Omissions from Gross Income & RetroactivityPDF
Regulations treating overstated basis as an omission from gross income for purposes of the extended statute of limitations have renewed attention on the retroactivity rule in the original 1954 version of section 7805(b) regulations, which authorized retroactive regulations.
However, because of the expansion of agency rulemaking discretion authorized long after the 1954 enactment of section 7805(b) by the Supreme Court’s decisions in Chevron and Brand X, and the recent confirmation in Mayo that expanded agency discretion applies to tax regulations, it is unreasonable to conclude that Congress in enacting the original 1954 version of section 7805(b) intended to authorize retroactive application of the expanded agency discretion that was not authorized by the Supreme Court until many years later.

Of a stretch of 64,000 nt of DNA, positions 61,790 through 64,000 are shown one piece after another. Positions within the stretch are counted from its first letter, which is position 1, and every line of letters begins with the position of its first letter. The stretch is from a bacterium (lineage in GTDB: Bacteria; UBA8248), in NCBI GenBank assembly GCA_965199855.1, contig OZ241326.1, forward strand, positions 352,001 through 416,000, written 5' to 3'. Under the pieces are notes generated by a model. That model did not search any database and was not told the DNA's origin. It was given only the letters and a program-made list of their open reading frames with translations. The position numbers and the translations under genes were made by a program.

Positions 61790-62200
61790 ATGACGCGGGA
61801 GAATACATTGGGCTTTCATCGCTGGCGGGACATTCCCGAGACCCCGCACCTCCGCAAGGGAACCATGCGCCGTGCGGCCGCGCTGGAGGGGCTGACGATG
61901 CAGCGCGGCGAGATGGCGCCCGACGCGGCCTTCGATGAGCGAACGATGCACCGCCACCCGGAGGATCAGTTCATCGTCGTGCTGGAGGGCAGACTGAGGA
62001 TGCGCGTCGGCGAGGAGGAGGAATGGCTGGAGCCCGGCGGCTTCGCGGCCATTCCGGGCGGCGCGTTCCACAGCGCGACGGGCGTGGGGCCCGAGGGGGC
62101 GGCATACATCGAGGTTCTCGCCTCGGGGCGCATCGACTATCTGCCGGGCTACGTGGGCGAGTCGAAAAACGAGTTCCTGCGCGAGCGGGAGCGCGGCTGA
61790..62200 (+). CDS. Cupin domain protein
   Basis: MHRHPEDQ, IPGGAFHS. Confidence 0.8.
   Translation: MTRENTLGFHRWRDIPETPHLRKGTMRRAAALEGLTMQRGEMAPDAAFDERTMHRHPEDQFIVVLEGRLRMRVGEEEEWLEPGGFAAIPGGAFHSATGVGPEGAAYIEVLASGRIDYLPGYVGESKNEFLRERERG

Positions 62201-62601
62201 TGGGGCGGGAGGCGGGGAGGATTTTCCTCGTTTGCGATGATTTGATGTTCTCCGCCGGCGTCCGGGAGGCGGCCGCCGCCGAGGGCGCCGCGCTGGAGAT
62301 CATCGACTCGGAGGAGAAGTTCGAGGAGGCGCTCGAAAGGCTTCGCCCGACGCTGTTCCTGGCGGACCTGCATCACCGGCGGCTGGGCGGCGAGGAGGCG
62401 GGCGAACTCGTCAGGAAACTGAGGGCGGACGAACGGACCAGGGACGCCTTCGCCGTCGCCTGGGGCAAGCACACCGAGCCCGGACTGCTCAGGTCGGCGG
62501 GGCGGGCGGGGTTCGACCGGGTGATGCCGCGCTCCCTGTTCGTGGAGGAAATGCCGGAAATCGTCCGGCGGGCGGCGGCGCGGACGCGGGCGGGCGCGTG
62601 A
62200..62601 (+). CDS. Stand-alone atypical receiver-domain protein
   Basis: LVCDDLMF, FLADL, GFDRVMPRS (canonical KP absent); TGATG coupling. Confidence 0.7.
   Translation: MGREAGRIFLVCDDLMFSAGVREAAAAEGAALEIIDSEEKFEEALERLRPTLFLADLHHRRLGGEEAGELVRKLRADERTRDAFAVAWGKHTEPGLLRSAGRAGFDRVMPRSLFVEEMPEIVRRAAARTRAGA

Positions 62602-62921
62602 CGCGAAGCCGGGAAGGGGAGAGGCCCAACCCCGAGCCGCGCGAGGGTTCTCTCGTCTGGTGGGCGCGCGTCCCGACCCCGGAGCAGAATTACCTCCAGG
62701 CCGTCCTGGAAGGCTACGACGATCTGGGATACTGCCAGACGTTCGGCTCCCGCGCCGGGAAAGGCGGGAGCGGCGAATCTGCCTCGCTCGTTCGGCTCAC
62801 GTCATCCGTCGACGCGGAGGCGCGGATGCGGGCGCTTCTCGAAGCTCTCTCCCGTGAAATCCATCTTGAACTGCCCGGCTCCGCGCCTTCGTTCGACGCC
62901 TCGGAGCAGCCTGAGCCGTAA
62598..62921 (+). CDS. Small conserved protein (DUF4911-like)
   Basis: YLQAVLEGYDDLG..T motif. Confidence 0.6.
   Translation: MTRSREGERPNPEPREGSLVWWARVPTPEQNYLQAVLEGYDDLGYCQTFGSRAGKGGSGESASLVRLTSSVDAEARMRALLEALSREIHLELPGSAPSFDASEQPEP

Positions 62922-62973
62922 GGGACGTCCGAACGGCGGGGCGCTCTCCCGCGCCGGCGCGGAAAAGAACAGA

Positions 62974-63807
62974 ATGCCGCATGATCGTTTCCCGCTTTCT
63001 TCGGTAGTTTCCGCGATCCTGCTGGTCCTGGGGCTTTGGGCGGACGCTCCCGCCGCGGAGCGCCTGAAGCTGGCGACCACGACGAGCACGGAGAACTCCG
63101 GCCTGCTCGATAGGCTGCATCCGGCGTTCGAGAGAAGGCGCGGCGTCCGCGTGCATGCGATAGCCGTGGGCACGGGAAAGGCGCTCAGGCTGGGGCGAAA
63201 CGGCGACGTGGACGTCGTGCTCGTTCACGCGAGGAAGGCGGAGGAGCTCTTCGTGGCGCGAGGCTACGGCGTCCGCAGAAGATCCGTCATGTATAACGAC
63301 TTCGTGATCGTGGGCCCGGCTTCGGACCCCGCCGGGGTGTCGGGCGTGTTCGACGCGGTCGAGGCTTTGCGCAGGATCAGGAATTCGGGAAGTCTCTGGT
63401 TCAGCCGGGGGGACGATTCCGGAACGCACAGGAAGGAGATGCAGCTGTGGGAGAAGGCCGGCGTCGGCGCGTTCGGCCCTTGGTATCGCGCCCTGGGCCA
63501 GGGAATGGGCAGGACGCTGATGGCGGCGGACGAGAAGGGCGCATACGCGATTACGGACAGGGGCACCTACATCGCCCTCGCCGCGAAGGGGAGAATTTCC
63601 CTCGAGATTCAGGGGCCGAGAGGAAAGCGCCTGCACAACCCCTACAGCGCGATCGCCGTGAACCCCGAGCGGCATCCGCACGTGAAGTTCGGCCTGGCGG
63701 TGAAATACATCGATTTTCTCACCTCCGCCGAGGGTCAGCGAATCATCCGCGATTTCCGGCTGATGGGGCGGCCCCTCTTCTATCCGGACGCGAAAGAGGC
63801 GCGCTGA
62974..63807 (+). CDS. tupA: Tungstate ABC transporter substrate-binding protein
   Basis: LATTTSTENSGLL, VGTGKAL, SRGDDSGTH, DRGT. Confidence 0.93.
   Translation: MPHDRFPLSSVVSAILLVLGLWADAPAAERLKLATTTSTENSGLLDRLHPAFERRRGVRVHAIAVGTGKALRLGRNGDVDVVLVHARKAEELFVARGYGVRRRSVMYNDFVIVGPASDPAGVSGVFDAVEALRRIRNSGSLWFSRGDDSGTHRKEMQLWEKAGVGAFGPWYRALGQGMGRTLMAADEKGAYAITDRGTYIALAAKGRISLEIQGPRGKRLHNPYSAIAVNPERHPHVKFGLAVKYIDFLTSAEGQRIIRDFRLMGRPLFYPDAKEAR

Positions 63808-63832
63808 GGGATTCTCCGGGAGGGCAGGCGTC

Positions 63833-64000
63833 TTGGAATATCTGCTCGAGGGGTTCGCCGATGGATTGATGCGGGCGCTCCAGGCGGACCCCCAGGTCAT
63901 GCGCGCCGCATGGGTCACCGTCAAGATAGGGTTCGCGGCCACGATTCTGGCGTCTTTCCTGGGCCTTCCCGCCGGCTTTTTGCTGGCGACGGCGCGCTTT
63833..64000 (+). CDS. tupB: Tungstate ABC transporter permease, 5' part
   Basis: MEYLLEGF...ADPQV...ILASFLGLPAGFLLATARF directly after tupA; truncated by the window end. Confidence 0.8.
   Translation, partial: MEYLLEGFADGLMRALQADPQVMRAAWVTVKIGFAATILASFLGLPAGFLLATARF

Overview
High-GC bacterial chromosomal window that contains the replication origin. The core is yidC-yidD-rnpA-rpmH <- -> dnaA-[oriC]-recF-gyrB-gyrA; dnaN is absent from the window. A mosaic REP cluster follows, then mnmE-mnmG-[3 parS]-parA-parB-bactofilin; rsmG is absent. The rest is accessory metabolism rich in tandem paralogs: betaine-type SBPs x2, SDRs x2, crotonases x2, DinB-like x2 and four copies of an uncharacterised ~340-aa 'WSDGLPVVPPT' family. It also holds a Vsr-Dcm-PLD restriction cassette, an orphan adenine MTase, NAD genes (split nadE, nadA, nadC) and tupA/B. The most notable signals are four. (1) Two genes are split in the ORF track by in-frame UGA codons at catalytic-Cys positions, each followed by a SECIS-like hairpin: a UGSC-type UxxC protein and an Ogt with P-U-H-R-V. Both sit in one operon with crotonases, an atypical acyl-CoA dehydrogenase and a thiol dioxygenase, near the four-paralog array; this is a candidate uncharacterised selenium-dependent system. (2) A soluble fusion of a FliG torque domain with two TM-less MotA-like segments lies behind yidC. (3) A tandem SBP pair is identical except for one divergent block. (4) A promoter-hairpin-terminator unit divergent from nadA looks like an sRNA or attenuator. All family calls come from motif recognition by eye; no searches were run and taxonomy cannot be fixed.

Thus, the traditional Anderson, Clayton factors for evaluating the propriety of retroactive regulations under section 7805(b) should be viewed as obsolete. Instead, retroactive tax regulations should be evaluated using the same standards that apply to retroactive regulations issued by any other agency, under the principles of Bowen and Landgraf. Under those principles, the overstated basis regulations are considered impermissibly retroactive.